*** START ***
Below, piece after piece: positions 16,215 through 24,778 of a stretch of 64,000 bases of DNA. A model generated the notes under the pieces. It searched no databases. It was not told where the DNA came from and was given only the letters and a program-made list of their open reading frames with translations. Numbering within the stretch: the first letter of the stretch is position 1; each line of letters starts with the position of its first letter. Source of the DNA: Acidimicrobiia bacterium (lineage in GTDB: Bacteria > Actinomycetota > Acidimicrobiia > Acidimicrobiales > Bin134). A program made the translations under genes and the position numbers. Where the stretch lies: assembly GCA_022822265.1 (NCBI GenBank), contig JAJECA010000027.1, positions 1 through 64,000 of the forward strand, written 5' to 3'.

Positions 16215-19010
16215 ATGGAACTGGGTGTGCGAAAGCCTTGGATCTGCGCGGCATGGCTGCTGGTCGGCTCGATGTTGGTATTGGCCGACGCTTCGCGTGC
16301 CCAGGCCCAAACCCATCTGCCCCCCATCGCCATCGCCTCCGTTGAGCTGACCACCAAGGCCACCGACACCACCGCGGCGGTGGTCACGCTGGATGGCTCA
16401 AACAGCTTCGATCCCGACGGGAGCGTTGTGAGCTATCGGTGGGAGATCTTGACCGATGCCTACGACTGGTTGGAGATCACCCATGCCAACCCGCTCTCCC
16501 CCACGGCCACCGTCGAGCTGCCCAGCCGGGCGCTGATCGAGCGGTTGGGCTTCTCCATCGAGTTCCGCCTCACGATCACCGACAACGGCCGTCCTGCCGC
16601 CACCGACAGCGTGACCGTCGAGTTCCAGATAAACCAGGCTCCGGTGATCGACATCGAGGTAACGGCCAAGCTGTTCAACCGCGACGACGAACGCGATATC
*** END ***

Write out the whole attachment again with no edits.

Below, piece after piece: positions 16,215 through 24,778 of a stretch of 64,000 bases of DNA. A model generated the notes under the pieces. It searched no databases. It was not told where the DNA came from and was given only the letters and a program-made list of their open reading frames with translations. Numbering within the stretch: the first letter of the stretch is position 1; each line of letters starts with the position of its first letter. Source of the DNA: Acidimicrobiia bacterium (lineage in GTDB: Bacteria > Actinomycetota > Acidimicrobiia > Acidimicrobiales > Bin134). A program made the translations under genes and the position numbers. Where the stretch lies: assembly GCA_022822265.1 (NCBI GenBank), contig JAJECA010000027.1, positions 1 through 64,000 of the forward strand, written 5' to 3'.

Positions 16215-19010
16215 ATGGAACTGGGTGTGCGAAAGCCTTGGATCTGCGCGGCATGGCTGCTGGTCGGCTCGATGTTGGTATTGGCCGACGCTTCGCGTGC
16301 CCAGGCCCAAACCCATCTGCCCCCCATCGCCATCGCCTCCGTTGAGCTGACCACCAAGGCCACCGACACCACCGCGGCGGTGGTCACGCTGGATGGCTCA
16401 AACAGCTTCGATCCCGACGGGAGCGTTGTGAGCTATCGGTGGGAGATCTTGACCGATGCCTACGACTGGTTGGAGATCACCCATGCCAACCCGCTCTCCC
16501 CCACGGCCACCGTCGAGCTGCCCAGCCGGGCGCTGATCGAGCGGTTGGGCTTCTCCATCGAGTTCCGCCTCACGATCACCGACAACGGCCGTCCTGCCGC
16601 CACCGACAGCGTGACCGTCGAGTTCCAGATAAACCAGGCTCCGGTGATCGACATCGAGGTAACGGCCAAGCTGTTCAACCGCGACGACGAACGCGATATC